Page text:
Make a comic, use it as your business card

The World’s Finest website has a nice interview with Phil Bourassa, the lead character designer for the Young Justice animated series. I found his answer to this first question…

The World’s Finest: First off, while you don’t need any introduction to Young Justice and animation fans, care to fill us in on your background, including some of your earlier work, recent work, and what you’re doing as you answer this question?

Phil Bourassa: I got into animation a little bit by accident, I guess. Originally I had wanted to be a comic book artist. I published an independent book about ten years ago with a grant from the Xeric Foundation, hoping I could use it to get work in the industry. As fate would have it, one of the people who bought my comic happened to be a producer for WB at the time. She gave my book to Denys Cowan, (co-creator of Static and the rest of the Milestone characters) who was just getting ready to start developing the third season of Static Shock. I guess he liked my work well enough to take a chance on a newcomer. At that point, they were looking to get a fresh take on some of the characters and were probably hoping I would be able to bring a new perspective. I think they figured out pretty quickly how inexperienced I was, but still let me stick around long enough carve out a little spot for myself on the crew.

…quite interesting, for a multitude of reasons:

Obviously, it highlights the importance of actually getting out there and creating something. If you want to be a comic book writer, don’t just talk about it or fill notebooks with ideas, write a comic! If you want to be a comic book artist, don’t just post sketches to Deviantart, draw a comic! That book that you create, that you put all your heart and soul into, will be the best business card you can ever carry. It’ll be worth more than a 100 unsolicited pitches or a dozen times chatting up editors at conventions.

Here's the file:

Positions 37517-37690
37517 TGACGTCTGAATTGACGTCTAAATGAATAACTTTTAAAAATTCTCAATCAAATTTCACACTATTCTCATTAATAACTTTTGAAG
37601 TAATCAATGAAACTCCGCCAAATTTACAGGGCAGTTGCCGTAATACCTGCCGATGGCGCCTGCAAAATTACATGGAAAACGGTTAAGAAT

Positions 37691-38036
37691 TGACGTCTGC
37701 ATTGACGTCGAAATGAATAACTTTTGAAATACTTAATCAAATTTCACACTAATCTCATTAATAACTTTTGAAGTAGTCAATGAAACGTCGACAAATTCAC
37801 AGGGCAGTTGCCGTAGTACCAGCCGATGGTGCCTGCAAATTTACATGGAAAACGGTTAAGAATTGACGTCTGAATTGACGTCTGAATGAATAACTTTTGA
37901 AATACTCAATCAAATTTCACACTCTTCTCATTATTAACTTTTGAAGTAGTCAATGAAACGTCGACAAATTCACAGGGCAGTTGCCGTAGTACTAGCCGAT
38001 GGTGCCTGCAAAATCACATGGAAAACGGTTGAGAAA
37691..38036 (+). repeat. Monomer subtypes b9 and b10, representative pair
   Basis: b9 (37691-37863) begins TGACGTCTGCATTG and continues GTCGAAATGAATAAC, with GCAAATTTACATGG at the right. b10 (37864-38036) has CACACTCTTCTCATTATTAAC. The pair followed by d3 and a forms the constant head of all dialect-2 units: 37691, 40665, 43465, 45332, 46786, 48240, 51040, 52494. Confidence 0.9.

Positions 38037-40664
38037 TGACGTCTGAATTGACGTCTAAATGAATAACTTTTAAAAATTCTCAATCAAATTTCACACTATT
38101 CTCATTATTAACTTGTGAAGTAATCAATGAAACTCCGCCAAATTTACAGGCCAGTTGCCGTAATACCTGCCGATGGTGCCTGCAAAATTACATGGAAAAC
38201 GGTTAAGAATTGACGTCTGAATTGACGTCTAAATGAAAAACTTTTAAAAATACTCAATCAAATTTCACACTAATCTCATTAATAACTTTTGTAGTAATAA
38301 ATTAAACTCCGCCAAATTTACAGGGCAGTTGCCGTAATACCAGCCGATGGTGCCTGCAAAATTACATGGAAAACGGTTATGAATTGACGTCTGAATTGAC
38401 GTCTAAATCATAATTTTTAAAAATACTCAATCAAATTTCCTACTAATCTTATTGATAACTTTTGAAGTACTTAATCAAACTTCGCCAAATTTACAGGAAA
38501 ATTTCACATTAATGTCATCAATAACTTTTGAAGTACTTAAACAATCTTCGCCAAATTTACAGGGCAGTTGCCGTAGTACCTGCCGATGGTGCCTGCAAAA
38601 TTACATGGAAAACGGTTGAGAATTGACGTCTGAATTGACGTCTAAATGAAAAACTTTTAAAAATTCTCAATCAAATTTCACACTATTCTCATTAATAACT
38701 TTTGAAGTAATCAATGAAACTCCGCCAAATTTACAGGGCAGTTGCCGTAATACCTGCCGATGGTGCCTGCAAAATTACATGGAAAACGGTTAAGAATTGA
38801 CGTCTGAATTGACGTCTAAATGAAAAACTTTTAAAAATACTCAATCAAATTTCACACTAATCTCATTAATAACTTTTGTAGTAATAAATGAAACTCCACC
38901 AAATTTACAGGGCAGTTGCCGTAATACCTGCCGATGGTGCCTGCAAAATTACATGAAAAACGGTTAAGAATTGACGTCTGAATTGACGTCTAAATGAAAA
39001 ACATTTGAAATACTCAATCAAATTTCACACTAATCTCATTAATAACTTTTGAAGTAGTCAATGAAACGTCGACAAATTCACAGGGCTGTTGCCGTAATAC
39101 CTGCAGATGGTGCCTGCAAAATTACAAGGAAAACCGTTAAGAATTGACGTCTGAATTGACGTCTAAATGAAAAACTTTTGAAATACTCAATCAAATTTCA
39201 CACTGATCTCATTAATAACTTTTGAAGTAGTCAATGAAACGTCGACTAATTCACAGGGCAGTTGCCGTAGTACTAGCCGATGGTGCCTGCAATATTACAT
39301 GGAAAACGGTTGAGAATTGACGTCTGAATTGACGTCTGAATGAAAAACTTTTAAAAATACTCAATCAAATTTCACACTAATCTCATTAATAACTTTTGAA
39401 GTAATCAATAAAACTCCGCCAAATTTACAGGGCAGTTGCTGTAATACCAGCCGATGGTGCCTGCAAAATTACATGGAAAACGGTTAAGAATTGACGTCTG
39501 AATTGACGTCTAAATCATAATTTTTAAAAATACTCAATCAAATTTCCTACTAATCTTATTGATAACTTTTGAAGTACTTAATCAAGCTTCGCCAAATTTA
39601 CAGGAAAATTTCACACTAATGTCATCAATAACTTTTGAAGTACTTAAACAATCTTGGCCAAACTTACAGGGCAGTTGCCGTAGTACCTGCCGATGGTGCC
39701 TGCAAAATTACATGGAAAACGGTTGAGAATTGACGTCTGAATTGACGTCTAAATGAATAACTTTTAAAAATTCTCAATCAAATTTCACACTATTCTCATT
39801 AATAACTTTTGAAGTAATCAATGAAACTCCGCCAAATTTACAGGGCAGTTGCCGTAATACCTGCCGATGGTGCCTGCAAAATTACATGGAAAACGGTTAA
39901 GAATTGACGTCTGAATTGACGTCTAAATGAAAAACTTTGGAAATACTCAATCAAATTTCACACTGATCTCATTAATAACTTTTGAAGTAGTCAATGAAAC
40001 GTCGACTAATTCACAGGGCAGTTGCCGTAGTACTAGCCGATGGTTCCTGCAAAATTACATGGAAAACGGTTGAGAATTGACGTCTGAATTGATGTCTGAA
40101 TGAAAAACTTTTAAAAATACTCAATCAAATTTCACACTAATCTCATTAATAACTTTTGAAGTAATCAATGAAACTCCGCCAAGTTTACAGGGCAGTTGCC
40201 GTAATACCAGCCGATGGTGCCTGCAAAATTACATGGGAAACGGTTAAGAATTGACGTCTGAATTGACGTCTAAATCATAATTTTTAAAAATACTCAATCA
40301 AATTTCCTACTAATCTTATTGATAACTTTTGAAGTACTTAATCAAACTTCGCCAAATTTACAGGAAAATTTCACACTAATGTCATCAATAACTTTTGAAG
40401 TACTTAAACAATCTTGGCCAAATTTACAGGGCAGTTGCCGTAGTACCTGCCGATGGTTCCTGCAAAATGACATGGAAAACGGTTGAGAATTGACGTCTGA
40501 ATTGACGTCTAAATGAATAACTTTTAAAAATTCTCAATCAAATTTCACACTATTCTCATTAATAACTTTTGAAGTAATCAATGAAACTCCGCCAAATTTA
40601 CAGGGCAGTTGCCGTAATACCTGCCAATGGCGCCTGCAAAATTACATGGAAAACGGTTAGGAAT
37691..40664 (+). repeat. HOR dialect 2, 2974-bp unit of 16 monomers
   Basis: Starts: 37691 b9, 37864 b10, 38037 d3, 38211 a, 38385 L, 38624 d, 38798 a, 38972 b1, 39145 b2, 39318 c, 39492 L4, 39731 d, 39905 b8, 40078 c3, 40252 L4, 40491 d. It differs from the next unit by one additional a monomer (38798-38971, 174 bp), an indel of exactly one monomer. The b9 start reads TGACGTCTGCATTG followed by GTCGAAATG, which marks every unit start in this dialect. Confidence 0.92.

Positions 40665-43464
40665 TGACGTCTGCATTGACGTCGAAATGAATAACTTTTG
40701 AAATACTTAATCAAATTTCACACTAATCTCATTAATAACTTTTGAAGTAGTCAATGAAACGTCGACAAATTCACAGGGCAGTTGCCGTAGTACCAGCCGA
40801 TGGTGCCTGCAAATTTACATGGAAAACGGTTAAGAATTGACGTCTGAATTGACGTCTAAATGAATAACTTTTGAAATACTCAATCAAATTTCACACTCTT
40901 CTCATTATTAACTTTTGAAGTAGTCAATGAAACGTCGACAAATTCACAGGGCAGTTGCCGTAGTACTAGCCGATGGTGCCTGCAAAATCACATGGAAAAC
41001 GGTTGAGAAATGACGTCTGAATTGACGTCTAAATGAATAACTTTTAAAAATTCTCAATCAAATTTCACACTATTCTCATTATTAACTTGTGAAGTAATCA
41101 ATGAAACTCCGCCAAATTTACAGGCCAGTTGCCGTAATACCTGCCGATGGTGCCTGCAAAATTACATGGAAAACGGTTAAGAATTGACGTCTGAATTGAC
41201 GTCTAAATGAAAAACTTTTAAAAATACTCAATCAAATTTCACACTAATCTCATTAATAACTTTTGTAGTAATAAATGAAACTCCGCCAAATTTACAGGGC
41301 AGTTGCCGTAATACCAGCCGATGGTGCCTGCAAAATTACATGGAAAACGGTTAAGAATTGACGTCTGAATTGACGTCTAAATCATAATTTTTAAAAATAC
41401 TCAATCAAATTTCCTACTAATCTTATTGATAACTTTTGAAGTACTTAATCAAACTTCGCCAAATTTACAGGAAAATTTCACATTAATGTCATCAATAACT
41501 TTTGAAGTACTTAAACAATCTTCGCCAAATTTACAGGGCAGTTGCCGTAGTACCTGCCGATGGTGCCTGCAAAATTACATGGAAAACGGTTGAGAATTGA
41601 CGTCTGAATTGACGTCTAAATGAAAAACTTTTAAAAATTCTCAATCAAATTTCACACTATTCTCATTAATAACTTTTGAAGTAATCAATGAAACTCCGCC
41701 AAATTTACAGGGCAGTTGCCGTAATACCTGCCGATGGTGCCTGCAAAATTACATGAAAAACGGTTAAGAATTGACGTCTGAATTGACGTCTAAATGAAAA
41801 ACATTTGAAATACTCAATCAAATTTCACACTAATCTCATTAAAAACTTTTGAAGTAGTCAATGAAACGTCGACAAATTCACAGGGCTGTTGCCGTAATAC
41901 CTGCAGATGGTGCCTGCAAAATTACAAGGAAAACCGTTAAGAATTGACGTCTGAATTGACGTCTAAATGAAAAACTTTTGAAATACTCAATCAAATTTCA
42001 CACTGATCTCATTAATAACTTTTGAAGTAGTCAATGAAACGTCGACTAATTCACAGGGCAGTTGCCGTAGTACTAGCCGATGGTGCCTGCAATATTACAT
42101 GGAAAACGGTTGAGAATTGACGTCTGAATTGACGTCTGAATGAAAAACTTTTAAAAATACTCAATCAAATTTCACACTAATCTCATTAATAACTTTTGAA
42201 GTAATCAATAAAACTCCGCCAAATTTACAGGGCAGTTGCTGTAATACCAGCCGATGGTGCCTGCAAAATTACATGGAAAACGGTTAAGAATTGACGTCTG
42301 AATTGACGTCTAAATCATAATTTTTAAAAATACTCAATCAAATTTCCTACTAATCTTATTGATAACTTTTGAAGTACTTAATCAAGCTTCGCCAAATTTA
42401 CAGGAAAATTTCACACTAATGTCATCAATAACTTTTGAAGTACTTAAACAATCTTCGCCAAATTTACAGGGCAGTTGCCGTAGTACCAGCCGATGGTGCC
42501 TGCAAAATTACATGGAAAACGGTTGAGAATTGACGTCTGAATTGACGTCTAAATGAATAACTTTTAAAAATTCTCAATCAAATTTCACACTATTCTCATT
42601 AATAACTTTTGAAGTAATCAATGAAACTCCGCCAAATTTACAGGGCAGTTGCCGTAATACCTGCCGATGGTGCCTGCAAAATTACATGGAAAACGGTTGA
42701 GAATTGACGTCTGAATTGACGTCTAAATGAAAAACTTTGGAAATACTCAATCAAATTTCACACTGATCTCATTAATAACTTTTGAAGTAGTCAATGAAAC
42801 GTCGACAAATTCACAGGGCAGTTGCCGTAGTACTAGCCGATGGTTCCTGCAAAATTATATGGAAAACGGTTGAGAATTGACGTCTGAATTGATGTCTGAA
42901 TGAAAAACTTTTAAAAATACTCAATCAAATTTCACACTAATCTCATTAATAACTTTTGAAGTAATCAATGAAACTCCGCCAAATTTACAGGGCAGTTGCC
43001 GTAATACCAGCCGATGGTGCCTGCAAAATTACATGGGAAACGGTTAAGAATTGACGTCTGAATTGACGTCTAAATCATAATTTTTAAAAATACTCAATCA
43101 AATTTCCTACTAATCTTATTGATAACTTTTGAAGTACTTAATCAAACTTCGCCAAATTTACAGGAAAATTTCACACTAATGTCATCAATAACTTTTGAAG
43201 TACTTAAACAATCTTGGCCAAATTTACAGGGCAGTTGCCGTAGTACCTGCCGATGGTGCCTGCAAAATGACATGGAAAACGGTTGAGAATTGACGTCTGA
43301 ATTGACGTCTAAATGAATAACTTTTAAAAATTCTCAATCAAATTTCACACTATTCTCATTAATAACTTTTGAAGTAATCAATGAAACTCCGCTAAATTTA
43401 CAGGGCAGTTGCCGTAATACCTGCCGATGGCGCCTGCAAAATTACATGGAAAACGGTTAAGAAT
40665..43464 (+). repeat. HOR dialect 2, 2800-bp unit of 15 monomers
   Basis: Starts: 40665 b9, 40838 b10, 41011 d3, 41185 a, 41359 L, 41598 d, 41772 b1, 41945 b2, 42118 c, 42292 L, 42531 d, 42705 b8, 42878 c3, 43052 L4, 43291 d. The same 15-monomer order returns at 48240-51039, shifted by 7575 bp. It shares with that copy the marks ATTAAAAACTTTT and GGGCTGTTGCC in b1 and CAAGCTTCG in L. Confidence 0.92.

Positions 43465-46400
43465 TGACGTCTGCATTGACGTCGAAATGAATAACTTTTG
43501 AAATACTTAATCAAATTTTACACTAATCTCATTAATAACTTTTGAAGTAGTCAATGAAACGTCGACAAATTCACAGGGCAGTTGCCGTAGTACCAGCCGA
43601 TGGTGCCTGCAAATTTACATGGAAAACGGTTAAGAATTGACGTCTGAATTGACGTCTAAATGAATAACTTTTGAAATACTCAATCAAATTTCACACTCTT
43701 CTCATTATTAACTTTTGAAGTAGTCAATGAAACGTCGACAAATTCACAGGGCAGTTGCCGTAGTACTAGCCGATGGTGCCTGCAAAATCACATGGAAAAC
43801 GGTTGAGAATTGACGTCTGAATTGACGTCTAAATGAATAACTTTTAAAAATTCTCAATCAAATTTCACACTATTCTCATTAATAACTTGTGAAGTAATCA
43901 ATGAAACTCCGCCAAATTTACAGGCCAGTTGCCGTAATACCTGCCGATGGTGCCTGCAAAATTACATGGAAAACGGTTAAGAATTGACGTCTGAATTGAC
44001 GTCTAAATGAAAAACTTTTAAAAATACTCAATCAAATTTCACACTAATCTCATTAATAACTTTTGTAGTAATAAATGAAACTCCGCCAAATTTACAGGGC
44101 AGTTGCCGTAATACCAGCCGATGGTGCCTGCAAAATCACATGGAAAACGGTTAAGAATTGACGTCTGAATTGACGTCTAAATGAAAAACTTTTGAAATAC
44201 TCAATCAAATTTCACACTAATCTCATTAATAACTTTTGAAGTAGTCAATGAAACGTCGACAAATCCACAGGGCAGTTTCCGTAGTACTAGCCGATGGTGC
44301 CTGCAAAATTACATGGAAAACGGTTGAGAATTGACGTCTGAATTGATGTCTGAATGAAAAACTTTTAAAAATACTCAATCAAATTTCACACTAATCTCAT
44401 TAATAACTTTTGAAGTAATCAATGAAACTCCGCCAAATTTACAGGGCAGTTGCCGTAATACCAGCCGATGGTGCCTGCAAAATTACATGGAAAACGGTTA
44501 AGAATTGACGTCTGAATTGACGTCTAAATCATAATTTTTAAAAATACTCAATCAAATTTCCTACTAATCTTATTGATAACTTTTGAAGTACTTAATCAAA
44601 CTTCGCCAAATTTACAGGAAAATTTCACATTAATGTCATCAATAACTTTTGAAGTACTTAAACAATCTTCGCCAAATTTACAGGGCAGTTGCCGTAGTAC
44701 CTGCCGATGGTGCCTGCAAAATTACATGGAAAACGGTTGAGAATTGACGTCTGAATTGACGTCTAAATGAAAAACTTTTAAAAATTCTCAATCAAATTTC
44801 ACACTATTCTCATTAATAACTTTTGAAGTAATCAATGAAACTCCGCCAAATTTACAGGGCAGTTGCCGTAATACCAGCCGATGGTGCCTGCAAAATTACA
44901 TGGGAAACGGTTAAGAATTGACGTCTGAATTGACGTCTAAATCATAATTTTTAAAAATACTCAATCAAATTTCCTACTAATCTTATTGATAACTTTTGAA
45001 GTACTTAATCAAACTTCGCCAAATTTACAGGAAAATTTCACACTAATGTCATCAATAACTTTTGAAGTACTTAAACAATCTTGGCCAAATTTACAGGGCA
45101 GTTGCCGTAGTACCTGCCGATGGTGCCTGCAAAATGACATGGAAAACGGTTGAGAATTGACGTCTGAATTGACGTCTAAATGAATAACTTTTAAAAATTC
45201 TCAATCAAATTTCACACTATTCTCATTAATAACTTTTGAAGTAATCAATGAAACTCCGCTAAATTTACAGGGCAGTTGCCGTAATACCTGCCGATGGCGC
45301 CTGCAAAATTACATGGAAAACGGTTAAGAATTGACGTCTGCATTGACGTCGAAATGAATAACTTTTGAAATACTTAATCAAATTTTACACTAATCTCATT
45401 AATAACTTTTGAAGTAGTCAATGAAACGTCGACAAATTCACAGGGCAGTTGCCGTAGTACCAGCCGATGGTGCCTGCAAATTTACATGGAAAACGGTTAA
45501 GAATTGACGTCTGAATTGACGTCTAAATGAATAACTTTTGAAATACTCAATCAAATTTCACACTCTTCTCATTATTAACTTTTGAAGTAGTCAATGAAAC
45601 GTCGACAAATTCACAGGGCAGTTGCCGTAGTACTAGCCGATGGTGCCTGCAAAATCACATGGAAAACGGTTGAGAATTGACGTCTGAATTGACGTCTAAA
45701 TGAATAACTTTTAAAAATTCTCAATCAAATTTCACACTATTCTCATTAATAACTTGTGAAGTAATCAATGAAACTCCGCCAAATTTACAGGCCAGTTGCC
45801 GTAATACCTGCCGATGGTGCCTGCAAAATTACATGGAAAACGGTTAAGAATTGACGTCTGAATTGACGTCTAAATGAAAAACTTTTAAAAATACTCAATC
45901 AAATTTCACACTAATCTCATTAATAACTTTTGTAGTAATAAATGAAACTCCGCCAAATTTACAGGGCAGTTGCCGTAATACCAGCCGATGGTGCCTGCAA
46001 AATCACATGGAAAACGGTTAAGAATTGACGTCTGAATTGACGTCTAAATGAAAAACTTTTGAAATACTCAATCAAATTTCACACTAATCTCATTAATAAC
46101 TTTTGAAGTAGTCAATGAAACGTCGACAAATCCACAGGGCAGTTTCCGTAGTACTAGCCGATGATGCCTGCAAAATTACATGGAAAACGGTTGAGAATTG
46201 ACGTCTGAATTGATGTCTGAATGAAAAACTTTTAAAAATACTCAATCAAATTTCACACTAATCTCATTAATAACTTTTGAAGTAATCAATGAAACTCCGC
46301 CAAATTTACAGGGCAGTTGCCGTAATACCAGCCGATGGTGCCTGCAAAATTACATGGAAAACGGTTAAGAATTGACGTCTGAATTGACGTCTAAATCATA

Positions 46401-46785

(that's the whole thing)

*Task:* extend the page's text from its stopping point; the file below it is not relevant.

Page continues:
And as evidenced by Bourassa’s experience, and that of countless other creators, including me, you never know where your work is going to end up. In his case, it was Denys Cowan who saw something in the young artist’s work. In my case, it was Chris Ryall at IDW, who remembered my Lifelike webcomic when it originally ran on Kevin Smith’s MoviePoopShoot website, where Ryall was the webmaster. The point is, once you have a fully formed piece of art out in the “wild,” there’s no telling how it will cross pollinate.

I also got a kick out of this story because although I wasn’t familiar with Bourassa from the various animated shows he’s worked on, once I looked him up on the web I recognized his Xeric grant-winning comic:

First World – The holy temples of Kurutu are being destroyed by an army of demons led by the cruel demon lord Rizen. Pyrus Brand, healer and practitioner of the mystic arts, strikes up an alliance with the immortal spirit Kanun and reluctantly embarks upon a quest to put an end to the wanton destruction of his world.

I picked up his comic when it first came out back in 2001 at my local comic shop, The Laughing Ogre. I’m even fairly certain that Diamond Distribution, the monopoly in comic distributors, didn’t carry his title. Instead, it was distributed by one of the now-defunct small indie distributors, FM or Cold Cut. I really enjoyed the book, too, especially his clean art and subtle coloring.

Now obviously he was also the beneficiary of some good luck (or fate, or being in the right place at the right time…whatever you want to call it). But none of this would have happened for him if he hadn’t put all his skills and energy into creating his own comic first.

So: stop reading this blog, and get out there and create your own comic book!